BRASILIA – Activists of the Greenpeace organization and Amazon Indian groups protested in Brasilia this Tuesday against delays by the Michel Temer government in establishing indigenous land rights in that region of the country.
The protest was called by members of the Munduruku ethnicity that live in the Amazon states of Amazonas, Mato Grosso and Para, and who were joined by Greenpeace activists who also criticized the government for not moving ahead with the process of demarcating lands which, they say, “the native peoples defend from depredation.”
The demonstration was part of the activities scheduled for this week by hundreds of Indians who arrived in Brasilia this Monday and camped out on a downtown street of the capital.
The Terra Livre camp has been set up every year since 2003 during the National Mobilization Week of Indigenous Peoples, which this year is chiefly focused on complaints about the bureaucratic roadblocks impeding the establishment of official boundaries for Indian lands.
In Brazil there are some 600 Indian reservations, but hundreds of other areas claimed by different tribes have never been duly demarcated, which the Indians themselves and human rights organizations have denounced as a contributing factor to violence in the countryside.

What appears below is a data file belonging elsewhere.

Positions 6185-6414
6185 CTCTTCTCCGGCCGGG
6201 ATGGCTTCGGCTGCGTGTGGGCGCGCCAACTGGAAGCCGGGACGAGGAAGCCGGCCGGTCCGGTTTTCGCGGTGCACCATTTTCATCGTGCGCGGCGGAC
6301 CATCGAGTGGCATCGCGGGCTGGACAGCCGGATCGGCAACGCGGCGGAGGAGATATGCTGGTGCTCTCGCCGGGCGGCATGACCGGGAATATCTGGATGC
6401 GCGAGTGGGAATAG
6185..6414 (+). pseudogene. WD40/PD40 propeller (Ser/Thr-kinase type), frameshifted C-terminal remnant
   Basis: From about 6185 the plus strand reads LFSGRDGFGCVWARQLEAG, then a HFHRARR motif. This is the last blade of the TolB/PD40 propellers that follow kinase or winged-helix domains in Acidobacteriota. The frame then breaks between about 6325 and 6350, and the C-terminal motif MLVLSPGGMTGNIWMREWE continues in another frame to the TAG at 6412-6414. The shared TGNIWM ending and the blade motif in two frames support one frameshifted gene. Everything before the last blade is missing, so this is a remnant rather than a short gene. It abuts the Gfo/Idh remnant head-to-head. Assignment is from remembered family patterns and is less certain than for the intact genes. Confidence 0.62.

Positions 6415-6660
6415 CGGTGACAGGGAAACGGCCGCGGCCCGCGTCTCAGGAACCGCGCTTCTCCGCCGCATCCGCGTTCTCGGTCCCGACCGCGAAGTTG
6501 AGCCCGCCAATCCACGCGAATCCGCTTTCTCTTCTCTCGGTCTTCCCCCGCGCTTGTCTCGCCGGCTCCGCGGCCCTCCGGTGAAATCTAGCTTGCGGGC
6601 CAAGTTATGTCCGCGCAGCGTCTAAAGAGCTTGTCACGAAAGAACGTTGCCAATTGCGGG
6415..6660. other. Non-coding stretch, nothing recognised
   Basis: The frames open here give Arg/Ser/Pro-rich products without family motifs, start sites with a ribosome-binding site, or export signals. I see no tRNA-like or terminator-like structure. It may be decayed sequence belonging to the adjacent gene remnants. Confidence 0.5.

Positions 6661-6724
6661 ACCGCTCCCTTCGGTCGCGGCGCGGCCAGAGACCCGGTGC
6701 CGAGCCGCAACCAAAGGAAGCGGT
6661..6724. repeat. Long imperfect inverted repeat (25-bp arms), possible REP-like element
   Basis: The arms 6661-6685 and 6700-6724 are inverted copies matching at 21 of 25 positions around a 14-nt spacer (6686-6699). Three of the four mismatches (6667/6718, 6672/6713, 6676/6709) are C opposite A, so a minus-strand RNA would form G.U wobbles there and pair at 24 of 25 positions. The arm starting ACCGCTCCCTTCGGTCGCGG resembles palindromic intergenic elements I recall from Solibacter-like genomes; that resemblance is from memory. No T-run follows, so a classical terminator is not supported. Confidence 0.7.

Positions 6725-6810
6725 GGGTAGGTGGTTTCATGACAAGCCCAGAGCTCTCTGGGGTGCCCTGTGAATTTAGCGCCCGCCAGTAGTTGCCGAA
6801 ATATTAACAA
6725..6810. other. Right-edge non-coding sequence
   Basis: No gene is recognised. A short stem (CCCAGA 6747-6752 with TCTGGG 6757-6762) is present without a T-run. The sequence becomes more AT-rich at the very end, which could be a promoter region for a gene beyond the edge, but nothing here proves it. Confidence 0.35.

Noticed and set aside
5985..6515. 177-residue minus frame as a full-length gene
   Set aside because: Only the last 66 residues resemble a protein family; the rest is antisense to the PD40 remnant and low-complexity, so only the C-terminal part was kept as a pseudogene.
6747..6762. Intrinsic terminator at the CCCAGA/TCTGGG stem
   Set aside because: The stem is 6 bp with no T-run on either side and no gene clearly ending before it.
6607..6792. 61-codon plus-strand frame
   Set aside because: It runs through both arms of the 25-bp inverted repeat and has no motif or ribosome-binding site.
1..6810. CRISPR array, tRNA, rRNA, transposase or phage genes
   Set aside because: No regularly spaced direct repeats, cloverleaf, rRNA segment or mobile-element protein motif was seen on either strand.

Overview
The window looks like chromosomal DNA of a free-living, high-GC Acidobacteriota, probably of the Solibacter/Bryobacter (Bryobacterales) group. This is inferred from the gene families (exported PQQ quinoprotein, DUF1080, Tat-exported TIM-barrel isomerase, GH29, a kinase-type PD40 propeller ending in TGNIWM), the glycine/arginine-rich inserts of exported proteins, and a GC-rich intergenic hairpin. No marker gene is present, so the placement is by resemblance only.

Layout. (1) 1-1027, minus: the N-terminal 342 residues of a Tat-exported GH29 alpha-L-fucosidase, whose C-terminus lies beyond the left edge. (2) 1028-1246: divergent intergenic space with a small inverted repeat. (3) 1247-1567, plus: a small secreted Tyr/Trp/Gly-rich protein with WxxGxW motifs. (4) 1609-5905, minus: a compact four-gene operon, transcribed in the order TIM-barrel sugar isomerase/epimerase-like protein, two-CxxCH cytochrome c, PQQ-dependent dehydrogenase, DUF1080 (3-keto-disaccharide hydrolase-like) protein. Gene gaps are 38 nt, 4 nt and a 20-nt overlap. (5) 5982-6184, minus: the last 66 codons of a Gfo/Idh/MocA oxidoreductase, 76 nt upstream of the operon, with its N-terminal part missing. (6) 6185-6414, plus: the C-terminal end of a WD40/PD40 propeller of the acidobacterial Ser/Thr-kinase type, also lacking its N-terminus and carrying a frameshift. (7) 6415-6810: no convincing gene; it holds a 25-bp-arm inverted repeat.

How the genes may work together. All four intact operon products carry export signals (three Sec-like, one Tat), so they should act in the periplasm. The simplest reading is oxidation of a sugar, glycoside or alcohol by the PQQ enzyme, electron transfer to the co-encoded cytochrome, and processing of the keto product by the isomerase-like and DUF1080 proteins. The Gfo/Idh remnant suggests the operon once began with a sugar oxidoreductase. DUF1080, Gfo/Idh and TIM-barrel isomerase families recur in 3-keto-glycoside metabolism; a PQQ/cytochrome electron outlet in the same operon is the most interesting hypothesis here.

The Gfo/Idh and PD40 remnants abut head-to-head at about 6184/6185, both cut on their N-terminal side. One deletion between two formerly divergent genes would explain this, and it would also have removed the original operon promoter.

According to a report released last week by the Pastoral Land Commission (CPT), an organization associated with the Catholic Church, 70 deaths were recorded around the country in 2017 related to conflicts over land, a number 15 percent higher than in 2016 (61) and the most in the past 14 years.
The study noted that the great majority of victims were farm workers, landless country folk, Indians, descendents of fugitive slaves, settlers and fishermen.
It also warned that the number could increase if authorities confirm a massacre of 10 Indians isolated from civilization that occurred between July and August 2017 in the Javari Valley of Amazonas state, which was reported by indigenous groups and is still under investigation.